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Raising Jewish Children: Research and Indications for Intervention

An initial window of educational opportunity occurs with marriage, child-rearing, and the search for Jewish-content child care programs, not only for children but for the parents and other family members. Ruth Pinkenson Feldman discovered this dynamic in her study of Philadelphia children almost twenty-five years ago: the Jewish observance level of the entire household rose when children entered Jewish nurseries, as a passive or second-hand result of the children’s schooling.13 In a study for JECEP, Beck observed 9 schools and ―interviewed 90 families with children attending the school,” finding that ―most families were initially not primarily concerned with providing a Jewish education for their children.” Afterwards, “16 percent of the Jewish preschool graduates continued in Jewish day schools,” and 52% “continued their formal Jewish education in synagogue-affiliated religious schools.” The impact on the family was even greater: ―Nearly 70 percent of the interviewed families were ‘doing something different’ as a result of their child‘s Jewish preschool experience,” and “prior to their child‘s preschool experience, only 40 percent of the families were synagogue members. In contrast, at the time of the interviews, 80 percent of the families were members.”14 (Many schools require membership for enrollment.)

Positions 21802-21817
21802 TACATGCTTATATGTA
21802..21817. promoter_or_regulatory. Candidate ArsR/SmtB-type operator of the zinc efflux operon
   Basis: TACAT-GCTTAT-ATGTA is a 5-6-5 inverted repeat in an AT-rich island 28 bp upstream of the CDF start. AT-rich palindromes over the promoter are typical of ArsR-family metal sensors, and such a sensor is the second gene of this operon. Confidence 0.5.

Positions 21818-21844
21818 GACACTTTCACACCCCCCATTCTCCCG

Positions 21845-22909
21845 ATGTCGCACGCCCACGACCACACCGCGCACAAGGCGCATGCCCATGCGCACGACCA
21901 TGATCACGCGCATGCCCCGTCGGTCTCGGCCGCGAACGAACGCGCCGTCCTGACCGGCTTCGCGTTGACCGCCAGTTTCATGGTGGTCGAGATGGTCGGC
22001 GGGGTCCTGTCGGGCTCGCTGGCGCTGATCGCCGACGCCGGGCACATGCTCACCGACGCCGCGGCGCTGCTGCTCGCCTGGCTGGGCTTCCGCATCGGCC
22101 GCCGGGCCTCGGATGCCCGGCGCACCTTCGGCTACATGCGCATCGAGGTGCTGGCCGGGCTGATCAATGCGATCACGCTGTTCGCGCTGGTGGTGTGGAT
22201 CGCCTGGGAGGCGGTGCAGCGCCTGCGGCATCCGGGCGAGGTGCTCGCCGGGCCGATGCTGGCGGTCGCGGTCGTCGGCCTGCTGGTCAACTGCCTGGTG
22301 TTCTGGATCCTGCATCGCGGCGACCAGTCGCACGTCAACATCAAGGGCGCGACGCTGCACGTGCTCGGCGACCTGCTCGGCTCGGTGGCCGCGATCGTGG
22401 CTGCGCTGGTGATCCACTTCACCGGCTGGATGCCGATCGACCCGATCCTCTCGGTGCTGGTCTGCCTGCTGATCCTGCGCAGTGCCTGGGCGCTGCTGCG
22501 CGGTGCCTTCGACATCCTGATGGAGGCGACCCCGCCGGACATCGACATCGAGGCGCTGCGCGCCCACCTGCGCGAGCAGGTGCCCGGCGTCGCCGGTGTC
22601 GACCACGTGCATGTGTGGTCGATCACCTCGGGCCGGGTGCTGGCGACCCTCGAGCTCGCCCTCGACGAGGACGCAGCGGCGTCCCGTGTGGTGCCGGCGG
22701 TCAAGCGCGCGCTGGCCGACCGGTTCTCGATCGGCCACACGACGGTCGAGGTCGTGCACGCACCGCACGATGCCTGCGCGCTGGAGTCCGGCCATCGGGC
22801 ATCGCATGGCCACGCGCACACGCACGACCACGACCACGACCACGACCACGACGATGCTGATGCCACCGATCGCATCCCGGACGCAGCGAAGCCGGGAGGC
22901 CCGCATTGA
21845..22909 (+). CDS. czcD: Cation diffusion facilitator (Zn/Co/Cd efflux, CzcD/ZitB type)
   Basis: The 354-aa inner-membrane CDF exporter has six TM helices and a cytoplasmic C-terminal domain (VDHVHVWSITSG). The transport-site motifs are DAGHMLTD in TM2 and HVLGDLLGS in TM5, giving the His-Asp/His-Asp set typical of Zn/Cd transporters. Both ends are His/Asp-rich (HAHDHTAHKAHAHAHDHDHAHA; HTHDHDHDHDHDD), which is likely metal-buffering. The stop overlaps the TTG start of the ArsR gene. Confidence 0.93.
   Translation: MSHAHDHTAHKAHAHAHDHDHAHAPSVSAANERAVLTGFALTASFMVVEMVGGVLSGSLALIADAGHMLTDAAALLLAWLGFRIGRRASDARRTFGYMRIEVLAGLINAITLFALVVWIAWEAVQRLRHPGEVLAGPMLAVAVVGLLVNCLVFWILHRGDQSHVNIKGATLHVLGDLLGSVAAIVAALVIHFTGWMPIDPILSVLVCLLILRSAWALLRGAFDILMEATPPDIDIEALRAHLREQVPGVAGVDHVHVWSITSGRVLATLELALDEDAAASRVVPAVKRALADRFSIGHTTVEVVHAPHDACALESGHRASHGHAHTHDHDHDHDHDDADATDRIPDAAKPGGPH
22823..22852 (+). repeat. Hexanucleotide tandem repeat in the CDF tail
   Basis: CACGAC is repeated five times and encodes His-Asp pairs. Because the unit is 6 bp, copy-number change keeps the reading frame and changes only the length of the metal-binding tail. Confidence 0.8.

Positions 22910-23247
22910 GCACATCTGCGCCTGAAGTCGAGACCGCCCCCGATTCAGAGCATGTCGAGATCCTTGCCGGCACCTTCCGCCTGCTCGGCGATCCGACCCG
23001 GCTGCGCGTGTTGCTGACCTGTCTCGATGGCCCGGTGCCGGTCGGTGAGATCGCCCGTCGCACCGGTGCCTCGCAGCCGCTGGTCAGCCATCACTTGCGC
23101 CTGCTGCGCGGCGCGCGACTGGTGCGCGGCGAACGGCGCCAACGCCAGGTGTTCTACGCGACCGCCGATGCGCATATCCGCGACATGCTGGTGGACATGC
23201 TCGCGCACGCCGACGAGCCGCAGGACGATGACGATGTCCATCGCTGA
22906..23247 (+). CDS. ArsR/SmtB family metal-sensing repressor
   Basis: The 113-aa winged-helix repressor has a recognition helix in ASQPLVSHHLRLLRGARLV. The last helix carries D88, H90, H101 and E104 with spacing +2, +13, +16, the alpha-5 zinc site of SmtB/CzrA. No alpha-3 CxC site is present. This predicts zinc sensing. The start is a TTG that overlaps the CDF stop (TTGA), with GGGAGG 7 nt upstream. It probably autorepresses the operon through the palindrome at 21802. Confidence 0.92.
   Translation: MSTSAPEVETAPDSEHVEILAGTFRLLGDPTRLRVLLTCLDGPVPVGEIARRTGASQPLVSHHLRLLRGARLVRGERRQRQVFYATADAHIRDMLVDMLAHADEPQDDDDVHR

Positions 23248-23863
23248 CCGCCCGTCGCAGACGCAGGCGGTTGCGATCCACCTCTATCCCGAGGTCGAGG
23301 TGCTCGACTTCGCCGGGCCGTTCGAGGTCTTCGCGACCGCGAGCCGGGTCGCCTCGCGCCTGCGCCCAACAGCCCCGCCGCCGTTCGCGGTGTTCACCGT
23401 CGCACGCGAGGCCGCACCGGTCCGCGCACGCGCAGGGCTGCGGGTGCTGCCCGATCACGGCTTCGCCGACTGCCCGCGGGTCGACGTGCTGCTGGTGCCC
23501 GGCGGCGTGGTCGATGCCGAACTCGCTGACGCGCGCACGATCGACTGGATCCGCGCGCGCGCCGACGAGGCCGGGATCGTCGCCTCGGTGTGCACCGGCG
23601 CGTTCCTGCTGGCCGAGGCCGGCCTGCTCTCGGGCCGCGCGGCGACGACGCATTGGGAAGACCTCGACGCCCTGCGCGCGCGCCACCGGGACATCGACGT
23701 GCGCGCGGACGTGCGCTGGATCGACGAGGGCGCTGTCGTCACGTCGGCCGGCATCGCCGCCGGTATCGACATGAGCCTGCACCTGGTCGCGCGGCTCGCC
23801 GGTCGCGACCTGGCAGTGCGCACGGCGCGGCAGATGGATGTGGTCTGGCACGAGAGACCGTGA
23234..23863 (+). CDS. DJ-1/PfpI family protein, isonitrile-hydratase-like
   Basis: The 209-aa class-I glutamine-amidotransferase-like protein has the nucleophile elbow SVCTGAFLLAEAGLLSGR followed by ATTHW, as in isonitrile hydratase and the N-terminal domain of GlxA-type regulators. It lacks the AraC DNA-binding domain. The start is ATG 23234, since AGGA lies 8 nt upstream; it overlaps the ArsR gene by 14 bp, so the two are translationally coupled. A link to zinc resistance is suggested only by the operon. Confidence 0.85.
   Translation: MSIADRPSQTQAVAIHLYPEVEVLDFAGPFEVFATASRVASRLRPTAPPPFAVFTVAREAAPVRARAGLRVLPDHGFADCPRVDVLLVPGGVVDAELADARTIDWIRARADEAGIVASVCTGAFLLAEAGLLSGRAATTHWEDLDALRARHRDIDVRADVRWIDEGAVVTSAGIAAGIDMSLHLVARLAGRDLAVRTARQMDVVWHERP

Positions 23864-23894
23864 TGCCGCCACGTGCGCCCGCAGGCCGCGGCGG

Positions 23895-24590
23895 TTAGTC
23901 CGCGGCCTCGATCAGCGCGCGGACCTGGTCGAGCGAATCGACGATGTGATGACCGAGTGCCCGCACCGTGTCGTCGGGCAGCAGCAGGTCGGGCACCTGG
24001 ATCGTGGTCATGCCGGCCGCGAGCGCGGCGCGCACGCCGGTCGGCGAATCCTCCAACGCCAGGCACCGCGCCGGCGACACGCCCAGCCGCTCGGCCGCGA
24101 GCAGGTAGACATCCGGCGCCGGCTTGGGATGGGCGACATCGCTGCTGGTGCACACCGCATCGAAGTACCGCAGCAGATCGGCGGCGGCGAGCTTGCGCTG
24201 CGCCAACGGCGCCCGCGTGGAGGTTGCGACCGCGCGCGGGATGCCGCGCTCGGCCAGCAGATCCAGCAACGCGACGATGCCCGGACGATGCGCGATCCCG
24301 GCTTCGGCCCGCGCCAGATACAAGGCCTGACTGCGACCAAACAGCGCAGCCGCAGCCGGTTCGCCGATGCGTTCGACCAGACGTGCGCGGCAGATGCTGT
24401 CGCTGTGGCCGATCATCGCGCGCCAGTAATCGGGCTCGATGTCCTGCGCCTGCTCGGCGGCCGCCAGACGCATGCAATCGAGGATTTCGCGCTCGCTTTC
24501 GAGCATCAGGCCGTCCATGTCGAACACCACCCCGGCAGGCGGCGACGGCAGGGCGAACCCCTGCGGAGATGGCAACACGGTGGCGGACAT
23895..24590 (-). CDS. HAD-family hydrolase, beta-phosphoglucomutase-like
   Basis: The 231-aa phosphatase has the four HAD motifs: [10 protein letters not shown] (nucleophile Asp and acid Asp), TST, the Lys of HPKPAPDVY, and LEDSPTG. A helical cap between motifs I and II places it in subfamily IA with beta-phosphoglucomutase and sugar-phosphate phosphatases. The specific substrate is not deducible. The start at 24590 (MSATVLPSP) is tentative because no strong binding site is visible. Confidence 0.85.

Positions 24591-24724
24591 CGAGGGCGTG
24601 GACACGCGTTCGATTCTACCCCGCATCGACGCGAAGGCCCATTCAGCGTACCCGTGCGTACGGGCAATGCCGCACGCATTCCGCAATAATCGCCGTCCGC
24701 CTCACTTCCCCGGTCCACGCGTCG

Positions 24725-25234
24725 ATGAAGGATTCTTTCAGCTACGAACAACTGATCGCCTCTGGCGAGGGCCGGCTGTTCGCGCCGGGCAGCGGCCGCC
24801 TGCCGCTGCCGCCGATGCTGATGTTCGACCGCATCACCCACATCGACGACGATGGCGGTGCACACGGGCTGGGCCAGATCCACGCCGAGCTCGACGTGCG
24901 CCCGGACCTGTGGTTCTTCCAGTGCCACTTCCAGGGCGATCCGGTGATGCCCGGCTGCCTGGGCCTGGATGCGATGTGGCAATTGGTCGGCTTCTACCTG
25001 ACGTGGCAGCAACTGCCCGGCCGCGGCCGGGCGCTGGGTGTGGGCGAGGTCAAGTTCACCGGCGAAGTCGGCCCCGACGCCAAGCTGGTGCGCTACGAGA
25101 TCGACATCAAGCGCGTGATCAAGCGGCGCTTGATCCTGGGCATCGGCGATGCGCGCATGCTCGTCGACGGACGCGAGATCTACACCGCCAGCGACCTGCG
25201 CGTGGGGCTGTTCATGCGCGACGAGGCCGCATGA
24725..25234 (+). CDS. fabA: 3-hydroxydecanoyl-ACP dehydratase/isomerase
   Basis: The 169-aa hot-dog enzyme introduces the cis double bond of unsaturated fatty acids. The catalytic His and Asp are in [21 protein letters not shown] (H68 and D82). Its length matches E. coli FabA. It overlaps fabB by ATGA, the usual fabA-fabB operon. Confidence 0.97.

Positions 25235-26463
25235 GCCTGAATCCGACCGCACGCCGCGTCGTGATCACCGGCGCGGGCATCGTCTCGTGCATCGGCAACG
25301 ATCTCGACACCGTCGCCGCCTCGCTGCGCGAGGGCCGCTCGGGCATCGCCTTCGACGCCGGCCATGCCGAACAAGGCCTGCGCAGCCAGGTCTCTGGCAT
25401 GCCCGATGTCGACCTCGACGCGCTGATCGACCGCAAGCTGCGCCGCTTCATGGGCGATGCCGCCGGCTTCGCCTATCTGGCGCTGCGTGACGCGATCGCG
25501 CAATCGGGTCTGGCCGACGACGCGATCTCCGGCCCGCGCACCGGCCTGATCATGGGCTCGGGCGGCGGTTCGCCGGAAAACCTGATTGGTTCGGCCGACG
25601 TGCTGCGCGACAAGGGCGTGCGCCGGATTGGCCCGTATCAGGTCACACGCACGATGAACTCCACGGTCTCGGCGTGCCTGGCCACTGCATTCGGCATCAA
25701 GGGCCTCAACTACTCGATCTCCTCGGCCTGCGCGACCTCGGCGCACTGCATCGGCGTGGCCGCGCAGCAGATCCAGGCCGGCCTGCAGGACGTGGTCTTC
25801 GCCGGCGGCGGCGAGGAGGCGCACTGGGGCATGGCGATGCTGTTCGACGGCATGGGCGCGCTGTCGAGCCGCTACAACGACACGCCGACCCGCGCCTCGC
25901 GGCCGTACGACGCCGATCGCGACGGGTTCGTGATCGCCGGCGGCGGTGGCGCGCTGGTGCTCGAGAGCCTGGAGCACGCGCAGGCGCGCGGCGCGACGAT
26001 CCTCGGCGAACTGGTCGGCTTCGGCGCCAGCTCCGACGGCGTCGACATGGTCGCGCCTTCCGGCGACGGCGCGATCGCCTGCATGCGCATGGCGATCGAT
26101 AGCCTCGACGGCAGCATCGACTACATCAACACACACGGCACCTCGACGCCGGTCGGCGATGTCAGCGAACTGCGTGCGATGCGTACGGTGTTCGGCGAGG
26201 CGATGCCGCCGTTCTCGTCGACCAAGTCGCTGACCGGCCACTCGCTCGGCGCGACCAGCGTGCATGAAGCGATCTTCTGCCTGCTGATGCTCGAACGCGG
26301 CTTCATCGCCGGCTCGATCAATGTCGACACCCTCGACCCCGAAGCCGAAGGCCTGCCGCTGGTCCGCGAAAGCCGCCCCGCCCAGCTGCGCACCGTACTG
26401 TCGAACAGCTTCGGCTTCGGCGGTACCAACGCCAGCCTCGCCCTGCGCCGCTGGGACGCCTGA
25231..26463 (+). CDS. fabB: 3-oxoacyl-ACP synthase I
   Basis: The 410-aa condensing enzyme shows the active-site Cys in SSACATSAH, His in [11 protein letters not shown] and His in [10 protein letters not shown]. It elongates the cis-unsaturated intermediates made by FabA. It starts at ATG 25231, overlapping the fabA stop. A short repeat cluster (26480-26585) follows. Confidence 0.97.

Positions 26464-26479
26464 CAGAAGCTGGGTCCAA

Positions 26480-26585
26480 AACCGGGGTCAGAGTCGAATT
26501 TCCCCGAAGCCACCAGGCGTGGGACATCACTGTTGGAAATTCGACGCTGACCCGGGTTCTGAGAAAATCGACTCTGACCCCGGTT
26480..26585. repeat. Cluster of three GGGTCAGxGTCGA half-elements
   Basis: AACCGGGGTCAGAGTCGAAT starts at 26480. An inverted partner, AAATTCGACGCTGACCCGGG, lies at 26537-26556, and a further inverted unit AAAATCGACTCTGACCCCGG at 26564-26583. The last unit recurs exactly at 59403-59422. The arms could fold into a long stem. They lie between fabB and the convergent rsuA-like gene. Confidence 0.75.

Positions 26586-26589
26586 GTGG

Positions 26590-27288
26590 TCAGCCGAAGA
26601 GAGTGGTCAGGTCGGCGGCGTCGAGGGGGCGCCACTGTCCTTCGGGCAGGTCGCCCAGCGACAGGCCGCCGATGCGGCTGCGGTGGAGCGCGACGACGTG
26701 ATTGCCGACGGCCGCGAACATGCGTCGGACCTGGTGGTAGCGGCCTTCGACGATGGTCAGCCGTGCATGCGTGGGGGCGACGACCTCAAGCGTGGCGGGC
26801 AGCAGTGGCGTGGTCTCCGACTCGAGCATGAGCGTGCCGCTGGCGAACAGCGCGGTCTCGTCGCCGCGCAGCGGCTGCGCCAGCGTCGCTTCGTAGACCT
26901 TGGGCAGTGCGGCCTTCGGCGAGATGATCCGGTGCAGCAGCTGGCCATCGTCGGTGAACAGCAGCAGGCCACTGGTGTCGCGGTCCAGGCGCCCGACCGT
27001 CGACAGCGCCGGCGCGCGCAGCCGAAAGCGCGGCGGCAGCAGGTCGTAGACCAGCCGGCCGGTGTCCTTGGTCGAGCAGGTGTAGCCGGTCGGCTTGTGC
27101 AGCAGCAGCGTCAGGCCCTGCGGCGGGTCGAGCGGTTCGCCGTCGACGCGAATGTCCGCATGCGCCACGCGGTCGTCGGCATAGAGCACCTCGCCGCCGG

Shaul Kelner’s more recent study of the impact of early childhood Jewish education further refines the nuances of the family effect: Having a child enrolled in a Jewish school builds connections to an important Jewish social network: other Jewish parents and the Jewish community, helping parents to create Jewish social circles that may reinforce their own and their family’s connections to Jews and Jewishness. This social network additionally supports home-based Jewish behaviors. Parents with young children in Jewish schools may become more amenable to providing their children with substantive Jewish education in the future.15

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